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Spillovers from the Syrian Crisis Stretching Lebanon to the Breaking Point

Eric Le Borgne's picture
Also available in: العربية | Français

Spillovers from the Syrian Crisis Stretching Lebanon to the Breaking Point

The conflict in Syria, raging into its third year, is devastating the country’s population, economy, and infrastructure.  The impact on neighboring countries, while less visible in the media, is nonetheless real and growing rapidly. At the request of Lebanon’s caretaker Prime Minister Najib Mikati, the World Bank, in collaboration with the United Nations, the European Union, and the International Monetary Fund, undertook an Economic and Social Impact (ESIA) Assessment of the Syrian conflict on Lebanon. The report, available here, was presented to the newly formed   International Support Group to Lebanon (ISG) at its inaugural meeting on the sidelines of the recent United Nations General Assembly.

As soon as we received the request for the assessment, the Bank mobilized all its sector teams—economists, human development specialists, fragile state and emergency experts, and infrastructure staff, in addition to other colleagues who made substantial contributions. Finding experts on such a short notice was a challenge in itself. In the end, colleagues from around the world arrived in Lebanon to assist in meeting this urgent request. Rapidly, the Beirut country office turned into a beehive. In all, 14 UN agencies (ILO, OHCHR, UNESCO, UNICEF, UNHCR, UNDP, UNESCWA, UNFPA, UN Habitat, UNRWA, UN Women, FAO, WFP, and WHO), the European Union, and the International Monetary Fund joined this World Bank-led impact assessment.  Each of the 11 sector teams worked at a frantic pace, lining up meetings with government officials, designing and running field surveys, collecting and analyzing data…all the way to the write up of the report and its printing and distribution to the ISG … with only one day to spare!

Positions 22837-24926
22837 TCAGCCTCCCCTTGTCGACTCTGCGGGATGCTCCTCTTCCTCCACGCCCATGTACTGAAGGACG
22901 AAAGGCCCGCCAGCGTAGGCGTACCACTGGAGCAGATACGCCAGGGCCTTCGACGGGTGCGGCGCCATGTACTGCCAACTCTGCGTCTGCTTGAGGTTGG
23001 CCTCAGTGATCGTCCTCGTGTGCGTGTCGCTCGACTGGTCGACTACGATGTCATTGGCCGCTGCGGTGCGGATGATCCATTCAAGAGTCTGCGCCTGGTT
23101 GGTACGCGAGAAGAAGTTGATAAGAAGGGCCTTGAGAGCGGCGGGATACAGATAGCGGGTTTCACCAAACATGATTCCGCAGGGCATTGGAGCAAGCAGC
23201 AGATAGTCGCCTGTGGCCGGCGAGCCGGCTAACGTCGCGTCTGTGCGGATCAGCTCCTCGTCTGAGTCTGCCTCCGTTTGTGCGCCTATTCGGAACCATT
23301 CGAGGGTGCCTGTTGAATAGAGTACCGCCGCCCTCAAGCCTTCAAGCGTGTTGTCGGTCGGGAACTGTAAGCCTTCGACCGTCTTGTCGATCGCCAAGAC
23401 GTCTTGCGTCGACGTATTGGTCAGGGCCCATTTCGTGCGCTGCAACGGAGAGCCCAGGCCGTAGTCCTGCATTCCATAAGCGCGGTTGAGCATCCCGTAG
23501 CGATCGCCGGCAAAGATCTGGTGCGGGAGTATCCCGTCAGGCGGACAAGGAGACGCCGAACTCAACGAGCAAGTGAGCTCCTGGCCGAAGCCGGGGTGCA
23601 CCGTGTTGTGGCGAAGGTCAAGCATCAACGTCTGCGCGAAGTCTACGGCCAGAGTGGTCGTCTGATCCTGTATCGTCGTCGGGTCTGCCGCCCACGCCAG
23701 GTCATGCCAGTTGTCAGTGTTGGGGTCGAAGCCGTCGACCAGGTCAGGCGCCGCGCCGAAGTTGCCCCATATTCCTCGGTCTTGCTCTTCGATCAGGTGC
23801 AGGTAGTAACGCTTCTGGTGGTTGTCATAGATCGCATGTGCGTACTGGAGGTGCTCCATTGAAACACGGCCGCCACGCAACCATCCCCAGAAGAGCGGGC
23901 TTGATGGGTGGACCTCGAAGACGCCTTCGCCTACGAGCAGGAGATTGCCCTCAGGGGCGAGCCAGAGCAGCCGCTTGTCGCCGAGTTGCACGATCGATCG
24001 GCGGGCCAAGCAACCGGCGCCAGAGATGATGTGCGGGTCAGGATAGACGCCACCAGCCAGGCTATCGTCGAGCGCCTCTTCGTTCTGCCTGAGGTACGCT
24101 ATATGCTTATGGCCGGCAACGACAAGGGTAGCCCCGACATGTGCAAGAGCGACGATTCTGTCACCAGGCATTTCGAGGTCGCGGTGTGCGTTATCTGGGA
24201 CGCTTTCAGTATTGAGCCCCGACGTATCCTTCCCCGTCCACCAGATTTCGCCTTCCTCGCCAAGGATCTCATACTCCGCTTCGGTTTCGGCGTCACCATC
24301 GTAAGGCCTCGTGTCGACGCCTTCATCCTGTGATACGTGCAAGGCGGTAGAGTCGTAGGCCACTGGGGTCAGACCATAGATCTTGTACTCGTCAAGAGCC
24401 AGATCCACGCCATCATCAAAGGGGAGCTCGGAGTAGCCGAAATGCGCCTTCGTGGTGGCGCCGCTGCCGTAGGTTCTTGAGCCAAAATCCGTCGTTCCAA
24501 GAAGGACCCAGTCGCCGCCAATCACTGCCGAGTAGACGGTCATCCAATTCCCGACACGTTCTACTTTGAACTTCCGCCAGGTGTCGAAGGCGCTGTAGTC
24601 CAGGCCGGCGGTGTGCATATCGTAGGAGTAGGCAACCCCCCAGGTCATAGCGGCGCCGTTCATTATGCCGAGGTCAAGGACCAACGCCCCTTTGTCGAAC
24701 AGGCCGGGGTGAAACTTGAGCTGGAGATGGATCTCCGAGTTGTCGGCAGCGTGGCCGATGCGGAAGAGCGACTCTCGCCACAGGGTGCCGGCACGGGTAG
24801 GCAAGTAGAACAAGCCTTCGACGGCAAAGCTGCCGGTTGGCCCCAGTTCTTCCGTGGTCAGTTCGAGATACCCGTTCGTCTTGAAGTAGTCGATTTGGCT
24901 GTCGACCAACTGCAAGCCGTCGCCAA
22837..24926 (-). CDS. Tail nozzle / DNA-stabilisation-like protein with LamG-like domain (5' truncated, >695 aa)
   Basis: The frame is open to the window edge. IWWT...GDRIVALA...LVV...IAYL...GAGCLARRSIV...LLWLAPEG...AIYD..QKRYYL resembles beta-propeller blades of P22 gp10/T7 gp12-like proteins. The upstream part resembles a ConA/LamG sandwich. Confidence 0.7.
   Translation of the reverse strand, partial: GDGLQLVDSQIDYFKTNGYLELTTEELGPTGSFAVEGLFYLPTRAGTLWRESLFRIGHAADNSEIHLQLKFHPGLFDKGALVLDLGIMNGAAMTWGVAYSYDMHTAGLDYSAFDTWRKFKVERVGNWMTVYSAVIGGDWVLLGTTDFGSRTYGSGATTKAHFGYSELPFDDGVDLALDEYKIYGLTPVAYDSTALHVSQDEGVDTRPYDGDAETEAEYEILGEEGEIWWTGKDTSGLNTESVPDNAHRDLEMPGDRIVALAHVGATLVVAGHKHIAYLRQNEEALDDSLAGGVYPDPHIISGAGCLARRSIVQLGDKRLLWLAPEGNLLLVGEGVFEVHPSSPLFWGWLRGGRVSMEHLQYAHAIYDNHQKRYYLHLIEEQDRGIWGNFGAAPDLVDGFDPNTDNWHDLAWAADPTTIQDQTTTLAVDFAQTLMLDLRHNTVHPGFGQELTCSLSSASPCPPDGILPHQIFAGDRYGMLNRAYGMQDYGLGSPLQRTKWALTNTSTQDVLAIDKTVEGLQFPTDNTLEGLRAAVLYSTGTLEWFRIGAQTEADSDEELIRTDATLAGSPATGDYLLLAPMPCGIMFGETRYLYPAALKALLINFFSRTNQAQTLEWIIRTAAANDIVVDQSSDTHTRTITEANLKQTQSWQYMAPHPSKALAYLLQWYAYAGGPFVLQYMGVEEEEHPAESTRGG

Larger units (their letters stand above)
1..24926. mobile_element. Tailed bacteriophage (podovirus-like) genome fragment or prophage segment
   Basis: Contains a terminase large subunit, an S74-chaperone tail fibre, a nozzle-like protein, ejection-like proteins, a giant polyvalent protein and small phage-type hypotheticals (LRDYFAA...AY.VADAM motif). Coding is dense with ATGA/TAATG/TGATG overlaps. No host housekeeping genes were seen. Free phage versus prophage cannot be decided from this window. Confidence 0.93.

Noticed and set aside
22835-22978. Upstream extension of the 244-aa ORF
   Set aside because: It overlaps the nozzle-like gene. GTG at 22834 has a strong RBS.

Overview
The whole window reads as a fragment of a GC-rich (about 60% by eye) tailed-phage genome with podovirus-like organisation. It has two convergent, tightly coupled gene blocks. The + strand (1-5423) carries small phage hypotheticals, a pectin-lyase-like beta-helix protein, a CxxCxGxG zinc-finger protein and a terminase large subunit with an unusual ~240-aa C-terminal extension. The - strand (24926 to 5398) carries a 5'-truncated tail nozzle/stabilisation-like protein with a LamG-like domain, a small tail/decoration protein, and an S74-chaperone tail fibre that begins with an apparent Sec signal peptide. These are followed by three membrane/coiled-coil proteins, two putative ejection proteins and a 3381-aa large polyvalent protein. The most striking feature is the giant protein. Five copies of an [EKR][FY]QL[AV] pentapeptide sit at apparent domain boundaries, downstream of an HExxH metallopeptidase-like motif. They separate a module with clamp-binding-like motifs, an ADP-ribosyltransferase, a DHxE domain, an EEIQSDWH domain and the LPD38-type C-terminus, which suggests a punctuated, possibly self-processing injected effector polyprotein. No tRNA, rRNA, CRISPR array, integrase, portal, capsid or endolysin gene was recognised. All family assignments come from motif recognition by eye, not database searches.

While the team had anticipated that the Syrian conflict was having a significant effect, as the results started trickling in, the full extent and depth of the impact on Lebanon’s economy, society, and public services became clear, sobering, and ultimately rather alarming. Our final assessment shocked government officials and Lebanon’s far-flung international friends. The generosity and open-border policy that builds on historical, economic, social, and political bonds between the two countries carries a heavy price tag for Lebanon. By 2014, the Syrian conflict is estimated to: (1) cut real Gross Domestic Product growth by 2.9 percentage points each year, leading to a cumulative loss in wages, profits, taxes, or private consumption and investment of   up to US$7.5 billion; (2) push approximately 170,000 Lebanese into poverty (over and above the one million currently living below the poverty line) and double the unemployment rate to above 20 percent; and (3) depress government revenue collection by US$1.5 billion while simultaneously increasing expenditures by US$1.1 billion due to the surge in demand for public services.